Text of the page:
About the time Tiaki flies off, Gabby will be arriving at the Bald Eagle nest to meet her handsome Samson near Jacksonville. Doesn’t time go by so quickly?

Every day I learn something new. In researching nature centres and the rights of animals I have come across some interesting information. I thought I would share it with you in the form of a very short little game. Meant for fun!

  1. Approximately how many birds were killed in 1886 to provide feathers for women’s hats in the US? a) 10 million; b) 15 million; c) 2 million; d) 7 million; or e) 5 million.
  2. Which of the following, mixed with Xylene and fuel oil, was sprayed in the Patuxent River in 1945? a) chlorine; b) Agent Orange; c) DDT; d) 2.4 D; or e) MPCA.
  3. Which of the following began in elite hunting circles? a) environmentalism; or b) conservation
  4. Which of the following was first concerned with air and water pollution? a) environmentalism; or b) conservation
  5. Who is the individual credited with lobbying to protect the Bald Eagle from hunters in the early 20th century?
  6. Can private citizens in the US sue over alleged violations of the US Endangered Species Act on behalf of a tree, an Osprey, spotted owls, red squirrels, etc? a) Yes or b) No
  7. Jackie and Shadow are Bald Eagles who have their nest at Big Bear, California. What chemical, not outlawed for nearly 50 years, continues to cause their egg shells to be thin?
  8. In 2021, deep sea explorers discovered something horrific off the coast of Catalina in California. It was a dumping ground for barrels of what pesticide?
  9. What is the biggest killer of songbirds in Canada?
  10. I am a nestling raptor. I am flapping both of my wings up and down in unison with my head held low. What am I doing?
  11. I am a nestling raptor. I am pancaked in the nest cup, keeping my head as low as I can. Am I happy that food is arriving on the nest? Afraid of a predator? or signalling that my mum is flying to the nest?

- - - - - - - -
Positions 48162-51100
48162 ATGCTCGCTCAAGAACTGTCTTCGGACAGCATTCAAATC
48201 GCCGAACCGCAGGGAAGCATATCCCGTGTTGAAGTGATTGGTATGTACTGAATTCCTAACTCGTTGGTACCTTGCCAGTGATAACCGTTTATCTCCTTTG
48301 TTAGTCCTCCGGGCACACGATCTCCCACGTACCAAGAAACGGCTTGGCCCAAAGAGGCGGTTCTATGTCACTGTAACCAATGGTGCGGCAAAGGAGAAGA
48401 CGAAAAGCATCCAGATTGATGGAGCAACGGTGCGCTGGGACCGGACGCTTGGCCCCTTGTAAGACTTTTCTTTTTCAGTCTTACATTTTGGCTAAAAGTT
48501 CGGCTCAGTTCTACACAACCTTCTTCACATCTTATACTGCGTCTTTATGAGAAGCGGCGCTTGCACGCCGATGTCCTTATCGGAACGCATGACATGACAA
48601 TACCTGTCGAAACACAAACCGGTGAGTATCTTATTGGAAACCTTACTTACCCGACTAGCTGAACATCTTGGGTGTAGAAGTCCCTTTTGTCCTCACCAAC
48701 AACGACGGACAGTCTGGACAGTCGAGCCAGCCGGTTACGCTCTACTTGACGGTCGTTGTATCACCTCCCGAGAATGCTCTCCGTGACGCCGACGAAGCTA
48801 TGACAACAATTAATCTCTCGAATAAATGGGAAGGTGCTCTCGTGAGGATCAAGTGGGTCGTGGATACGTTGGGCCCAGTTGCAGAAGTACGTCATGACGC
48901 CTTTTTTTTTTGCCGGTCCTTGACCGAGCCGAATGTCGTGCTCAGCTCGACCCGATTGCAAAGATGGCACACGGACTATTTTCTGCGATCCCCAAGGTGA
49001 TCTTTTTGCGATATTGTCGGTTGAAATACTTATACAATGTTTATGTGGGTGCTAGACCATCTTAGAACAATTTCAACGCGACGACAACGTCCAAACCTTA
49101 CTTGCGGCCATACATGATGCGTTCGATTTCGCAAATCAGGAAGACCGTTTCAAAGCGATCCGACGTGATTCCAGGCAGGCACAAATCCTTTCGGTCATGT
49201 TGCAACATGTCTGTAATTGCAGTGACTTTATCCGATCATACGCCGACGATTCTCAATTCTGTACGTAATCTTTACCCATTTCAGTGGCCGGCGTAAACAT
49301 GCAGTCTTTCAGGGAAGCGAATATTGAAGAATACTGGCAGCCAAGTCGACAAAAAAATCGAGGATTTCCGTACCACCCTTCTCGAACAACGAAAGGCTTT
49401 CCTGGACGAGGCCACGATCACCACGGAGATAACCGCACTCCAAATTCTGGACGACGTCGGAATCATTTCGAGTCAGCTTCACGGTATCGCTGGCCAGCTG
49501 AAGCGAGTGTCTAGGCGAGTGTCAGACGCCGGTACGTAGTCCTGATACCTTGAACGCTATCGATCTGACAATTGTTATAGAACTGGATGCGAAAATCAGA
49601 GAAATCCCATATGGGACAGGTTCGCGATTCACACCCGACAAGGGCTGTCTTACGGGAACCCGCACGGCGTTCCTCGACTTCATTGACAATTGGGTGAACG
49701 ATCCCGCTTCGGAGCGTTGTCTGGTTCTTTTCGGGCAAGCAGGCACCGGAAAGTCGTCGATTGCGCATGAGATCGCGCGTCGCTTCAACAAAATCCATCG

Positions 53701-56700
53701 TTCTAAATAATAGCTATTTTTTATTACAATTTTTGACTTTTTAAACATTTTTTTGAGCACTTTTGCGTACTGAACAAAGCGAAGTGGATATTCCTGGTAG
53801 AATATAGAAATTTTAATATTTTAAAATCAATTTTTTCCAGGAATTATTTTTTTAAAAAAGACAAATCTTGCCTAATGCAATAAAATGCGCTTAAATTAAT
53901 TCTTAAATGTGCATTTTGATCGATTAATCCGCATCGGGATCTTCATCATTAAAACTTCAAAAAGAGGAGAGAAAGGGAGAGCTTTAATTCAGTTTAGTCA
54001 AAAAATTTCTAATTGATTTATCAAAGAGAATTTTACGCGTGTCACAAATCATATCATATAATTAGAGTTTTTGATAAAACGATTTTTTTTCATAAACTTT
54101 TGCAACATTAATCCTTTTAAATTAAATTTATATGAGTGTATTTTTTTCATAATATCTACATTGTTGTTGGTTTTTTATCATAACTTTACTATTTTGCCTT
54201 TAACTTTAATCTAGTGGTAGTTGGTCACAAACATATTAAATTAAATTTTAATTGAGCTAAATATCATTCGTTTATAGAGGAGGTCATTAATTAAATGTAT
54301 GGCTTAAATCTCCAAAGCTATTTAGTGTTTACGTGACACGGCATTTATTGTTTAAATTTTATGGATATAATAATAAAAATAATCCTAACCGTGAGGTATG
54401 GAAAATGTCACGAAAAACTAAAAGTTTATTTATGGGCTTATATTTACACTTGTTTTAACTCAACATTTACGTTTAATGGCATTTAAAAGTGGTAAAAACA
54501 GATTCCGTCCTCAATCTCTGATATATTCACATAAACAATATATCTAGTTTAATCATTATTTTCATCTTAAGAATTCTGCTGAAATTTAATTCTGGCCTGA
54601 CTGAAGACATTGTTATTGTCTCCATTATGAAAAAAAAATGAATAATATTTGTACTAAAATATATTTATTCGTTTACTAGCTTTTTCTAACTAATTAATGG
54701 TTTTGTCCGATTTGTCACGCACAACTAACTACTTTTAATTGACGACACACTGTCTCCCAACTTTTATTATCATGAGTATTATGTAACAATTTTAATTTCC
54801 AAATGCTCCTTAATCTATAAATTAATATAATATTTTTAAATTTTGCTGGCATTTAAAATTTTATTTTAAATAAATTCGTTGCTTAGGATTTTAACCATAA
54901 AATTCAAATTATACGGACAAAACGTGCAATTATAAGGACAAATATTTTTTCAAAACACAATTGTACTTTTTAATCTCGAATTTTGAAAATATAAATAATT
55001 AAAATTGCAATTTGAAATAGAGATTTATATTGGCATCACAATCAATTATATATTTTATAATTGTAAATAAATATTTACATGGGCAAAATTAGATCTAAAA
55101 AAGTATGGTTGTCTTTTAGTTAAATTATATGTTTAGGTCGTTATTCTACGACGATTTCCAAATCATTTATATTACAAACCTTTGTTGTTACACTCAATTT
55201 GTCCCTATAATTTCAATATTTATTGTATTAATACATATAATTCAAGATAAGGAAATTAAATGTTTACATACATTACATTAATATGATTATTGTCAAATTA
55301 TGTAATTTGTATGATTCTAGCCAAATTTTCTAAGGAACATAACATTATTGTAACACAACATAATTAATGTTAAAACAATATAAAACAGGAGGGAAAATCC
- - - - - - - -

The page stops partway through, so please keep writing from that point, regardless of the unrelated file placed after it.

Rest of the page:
12. How many deer hunting licenses were sold through the Department of Natural Resources in Wisconsin (or on line) in 2020? a) 226,718; b) 873,001; c) 174,569; d) 820,299; or e) 547,223

Thank you so much for joining me. It is cool and the day promises more rain on the Canadian prairies – and that is a good thing. After the heat of the summer, so many are telling me the crisp air of fall is their favourite time of year.

Several are working behind the scenes to get the information over what happened to Malin and what the outcome might have been — remember that video by Scotty Watson rescuing the juvenile Osprey on its initial flight — to the responsible authorities of Collins Marsh. This may take time but it is done so that Malin’s tragedy is not only remembered but also used to educate those who have Ospreys in their care.

Thank you to the following for their streaming cams where I took my screen shots: The Cumbrian Wildlife Trust and the Foulshaw Moss Osprey Nest, Bywyd Gwyllt Glaslyn, Cornell Bird Lab and NZ DOC, and The Falcon Cam at Charles Sturt University in Orange and Cilla Kinross. I would also like to thank the Forum with the tracking for Karl II and his family.

Here are the answers to the fun quiz. Maybe we should do another just about the birds we love one day!

  1. The answer is 5 million, E. Birds of every species was used in millinery not just in the United States but also in Europe. It was one of the reasons that our beloved Ospreys became extinct. Some women decorated their hats with not only feathers but the stuffed remains of entire birds with their beaks, feet, and glass eyes!
  2. The Patuxent River was sprayed with DDT mixed with Xylene and fuel oil, C. When individuals returned from World War II having used DDT in various ways, it was accepted that it was harmless. Almost immediately, when DDT began to be used as an insecticide, problems were noted but this was not before vast areas of rivers were sprayed with DDT to lessen the mosquito population. The result was dead fish floating to the surface within days.
  3. Conservation is linked to the elite hunting and fishing clubs, B. Conservationists believe/d sport hunting was a worthwhile pursuit and they sought to protect entire species so that they could be hunted!
  4. Environmentalism is focused on a global connection and a global vulnerability of all life on the planet. Their early work was on air and water pollution and how they relate to every species. They promoted the interconnectedness of every living thing. When one thrives, we all thrive.